The sound throughout the series is wonderful. HDCD encoding has been utilized, so those with high-end CD players will enjoy the extra dynamic range inherent to that technology. Aside from great songwriting, the Beach Boys intricate harmonies, certainly influenced by doo-wop, really shine. The mixes do a nice job of keeping a balance between the backing instrumentation and the vocal harmonies. For example, 1963’s “In My Room” has a backing instrumentation whose most audible feature is the snare’s rim tap while the rest remains fairly buried. However, that leaves the listener’s focus on how beautifully the group sings together with Brian Wilson’s falsetto hovering somewhere between this world and heaven, with his fellow band members taking the counterbalancing low end of the vocal arrangement. Where the mono mix sounds more unified, the stereo version sounds fuller with the slight bit of separation.
A few albums were not reissued this time around including their debut album, Surfin’ Safari, The Beach Boys Christmas Album (the album proper, at least… a separate release called Christmas Harmonies featuring stereo remasters is being released), their first concert album, and later albums such as Wild Honey, Stack-O-Tracks, Friends, and 20/20, the last four of which fall chronologically between Smiley Smile and Sunflower.
The packaging mimics what was done for The Beatles reissue initiative with a Capitol logo and the band’s name in the upper left corner to give a unified look and feel. The gatefold digipak covers look nice with their glossy covering but are rather flimsy making it easy to ding, crease, and bend them. Perhaps the biggest problem with this set of reissues is that there were virtually no liner notes being written. With the individual albums, the booklet contained within replicates the original front and back album covers. Other than that, though, only basic title, author, publishing, and mastering information is included making for a large missed opportunity to further define what was so great about the group and how they evolved from one release to the next. Even on 50 Big Ones only a scant one-and-a-half pages written by noted critic David Wild commemorate the band’s journey from a niche surf song group to artists of the highest caliber. With all that being said, however, Linett and company got the most important part right: the sound.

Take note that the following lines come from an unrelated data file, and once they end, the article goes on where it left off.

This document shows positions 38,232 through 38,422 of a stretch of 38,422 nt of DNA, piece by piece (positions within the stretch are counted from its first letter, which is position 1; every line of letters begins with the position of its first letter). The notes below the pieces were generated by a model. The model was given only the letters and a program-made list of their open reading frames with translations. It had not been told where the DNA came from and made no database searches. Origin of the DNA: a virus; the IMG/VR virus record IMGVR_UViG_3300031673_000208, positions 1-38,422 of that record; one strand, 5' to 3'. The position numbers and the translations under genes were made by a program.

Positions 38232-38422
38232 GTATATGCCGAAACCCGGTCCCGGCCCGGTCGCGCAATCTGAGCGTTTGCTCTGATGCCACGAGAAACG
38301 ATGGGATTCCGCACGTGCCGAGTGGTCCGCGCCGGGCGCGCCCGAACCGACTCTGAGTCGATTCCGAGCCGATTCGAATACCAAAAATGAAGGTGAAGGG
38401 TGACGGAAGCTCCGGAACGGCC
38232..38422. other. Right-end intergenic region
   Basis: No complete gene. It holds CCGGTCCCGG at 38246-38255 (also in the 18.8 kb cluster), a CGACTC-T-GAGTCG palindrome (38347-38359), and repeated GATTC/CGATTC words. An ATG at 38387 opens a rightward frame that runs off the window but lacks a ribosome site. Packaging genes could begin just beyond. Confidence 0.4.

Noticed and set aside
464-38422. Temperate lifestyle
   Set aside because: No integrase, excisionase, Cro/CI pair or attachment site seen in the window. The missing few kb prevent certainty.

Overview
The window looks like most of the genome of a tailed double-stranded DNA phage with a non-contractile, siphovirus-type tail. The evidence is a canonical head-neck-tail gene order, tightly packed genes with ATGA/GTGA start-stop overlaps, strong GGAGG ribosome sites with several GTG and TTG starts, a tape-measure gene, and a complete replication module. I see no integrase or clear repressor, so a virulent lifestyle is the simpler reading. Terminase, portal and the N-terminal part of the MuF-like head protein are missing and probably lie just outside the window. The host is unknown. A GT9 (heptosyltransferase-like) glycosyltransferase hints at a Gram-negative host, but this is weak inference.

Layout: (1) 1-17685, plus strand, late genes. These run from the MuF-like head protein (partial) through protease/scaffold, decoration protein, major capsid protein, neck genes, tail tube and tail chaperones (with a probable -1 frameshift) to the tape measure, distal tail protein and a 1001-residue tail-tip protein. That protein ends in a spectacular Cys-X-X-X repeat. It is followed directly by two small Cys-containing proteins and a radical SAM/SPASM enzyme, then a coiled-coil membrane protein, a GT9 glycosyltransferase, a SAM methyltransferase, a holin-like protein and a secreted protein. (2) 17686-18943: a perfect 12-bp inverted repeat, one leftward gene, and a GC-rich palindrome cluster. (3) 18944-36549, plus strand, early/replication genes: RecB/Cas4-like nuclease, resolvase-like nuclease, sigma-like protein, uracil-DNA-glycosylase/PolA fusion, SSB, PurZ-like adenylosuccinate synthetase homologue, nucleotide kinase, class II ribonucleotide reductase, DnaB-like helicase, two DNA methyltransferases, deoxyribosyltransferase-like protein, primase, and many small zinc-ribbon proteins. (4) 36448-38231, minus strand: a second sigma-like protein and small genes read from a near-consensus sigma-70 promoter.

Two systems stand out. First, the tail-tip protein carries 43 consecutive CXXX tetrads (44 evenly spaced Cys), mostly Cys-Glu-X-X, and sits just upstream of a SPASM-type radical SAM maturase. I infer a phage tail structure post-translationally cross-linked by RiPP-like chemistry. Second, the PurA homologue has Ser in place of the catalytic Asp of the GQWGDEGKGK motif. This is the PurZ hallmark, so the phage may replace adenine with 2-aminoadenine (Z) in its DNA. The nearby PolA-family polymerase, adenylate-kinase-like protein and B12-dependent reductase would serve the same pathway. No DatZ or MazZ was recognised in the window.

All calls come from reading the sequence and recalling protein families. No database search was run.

Where the greatest attention to detail has been paid from a packaging standpoint is the CD labels themselves: rainbow Capitol labels adorn the discs up through Pet Sounds, the appropriate Brother Records label does the same for the final three individual albums, and the swirl Capitol label for 50 Big Ones. Only the most discerning music fans may pick that up, but it’s still a nice touch. Also, an assortment of photos of the group throughout the years accompanies the booklet for 50 Big Ones giving us a visual way to relive our memories of the band alongside the sweet sounds of their music blasting through our stereo speakers.